Worth Remembering

Posted on 5 May, 2011 by

When Reb Moshe Feiglin landed nearly one hundred years ago in the port city of Fremantle, local Jews advised him not to overly emphasize his Judaism. When he later went to Melbourne and found a relatively organized Jewish community, it wasn’t the sort of community he was familiar with.

It was clear to Reb Moshe Zalman that it would be quite a challenge to maintain a Jewish life in Melbourne on an acceptable spiritual level. So when he heard a government announcement about an agricultural settlement in the area of Shepparton, 200 kilometers away from Melbourne, he jumped at the opportunity and settled near Shepparton, together with a few other Jewish families.

The early years were extremely hard and at first, they barely had a minyan, but Reb Moshe Zalman spared no effort in building up Jewish life permeated with the warmth and spirit of Chabad. A wooden structure in the centre of the settlement was declared a shul and they brought a melamed and shochet, just as they did back in Russia. But in Australia the melamdim and shochtim did not last long, and once every two or three years they had to find someone new to fill the positions. In the transition times between one melamed and the next, Reb Moshe Zalman would substitute and he even filled in as the shochet sometimes.

The fledgling community grew. By 1930 it had over 100 people, and was the first Lubavitch community in Australia. Many years later, in 1956, when Reb Moshe Zalman’s son had yechidus with the Rebbe and raised the possibility of selling the rural estate because of the difficult economic situation, the Rebbe negated the idea, giving as his reason the fact that the main development of Judaism and Chassidus began there.

Fast forward to the end of World War II, when thousands of refugees began making the long journey to distant Australia. The Rebbe Rayatz’s view was that some of the Lubavitcher refugees who left Russia at this time should settle in Australia and messages were sent to some Chassidim who were in refugee camps in Europe. When Reb Moshe Zalman heard about this, he renewed efforts to obtain entrance visas and was able to obtain visas for seven Lubavitcher families. This was considered a pivotal moment in the history of Lubavitch in Australia.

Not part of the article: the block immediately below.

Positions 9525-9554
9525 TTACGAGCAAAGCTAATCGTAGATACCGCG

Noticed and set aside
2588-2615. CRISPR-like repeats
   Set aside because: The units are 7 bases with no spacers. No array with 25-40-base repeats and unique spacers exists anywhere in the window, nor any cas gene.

Years passed and in the summer of 1956, the Rebbe addressed Chabad activists in Melbourne and asked them to start a girls’ division, Beis Rivkah. Reb Moshe Zalman visited 770 with his son Dovid. At the Chaf Av farbrengen the Rebbe said to him, “Since it has been said already that the education of girls is no less important and is even more important than education for boys, a school should be founded for girls and the Feiglin family should be amongst those leading the way.” Then the Rebbe addressed the crowd and said, “Since we have just laid the cornerstone for Beis Rivkah of Australia, the community should bless Reb Moshe Zalman with ‘mazal tov’…”

Reb Moshe Zalman Feiglin has been given the title of “Avraham Avinu of Australia” by the Lubavitcher Rebbe. This Shabbos, 3 Iyar, is his yahrzeit.

(Extracted and adapted from here. See also here)

Reb Moshe Zalman who? What founding families? This week, the Yeshivah is celebrating a “Shabbos achdus” to pay homage to and glorify the memory of Rabbi Groner OBM. It is timed to coincide with his birthday, rather than his yahrzeit, because of “logistic issues around Gimmel Tammuz”.

Several members of the founding families have taken offence to this event, and e-mails have been circulating. Here is a quote from one of the e-mails:

This event is referred to as an Achdus Shabbos, but has it ever occurred to you, the reasons why we DON’T have achdus?

What, you think that a talk fest on a particular Shabbos is going to change anything?

Why should anything improve when neither you, nor the powers to be, are capable of comprehending or accepting that you/they, together with Rabbi Groner were/are responsible for the stagnation of our community? Not only you are unable to accept responsibility, you have no clue as to how to even begin to correct past abuses which have finally caught up with you, and what’s more, gaining momentum.

So you think the same people who have trampled our communal rights, who have dashed our communal expectations are suddenly going to recognise their shortcomings, and miraculously they will be the ones to get us all happily together?

Who is behind this “Shabbos Achdus”? Did they even think about how people might respond, particularly those related to all the “other” families who help build the Chabad community? Why this apparent deification of Rabbi Groner above all? And since when do we celebrate birthdays of anyone after their passing (besides the Rebbeim)?

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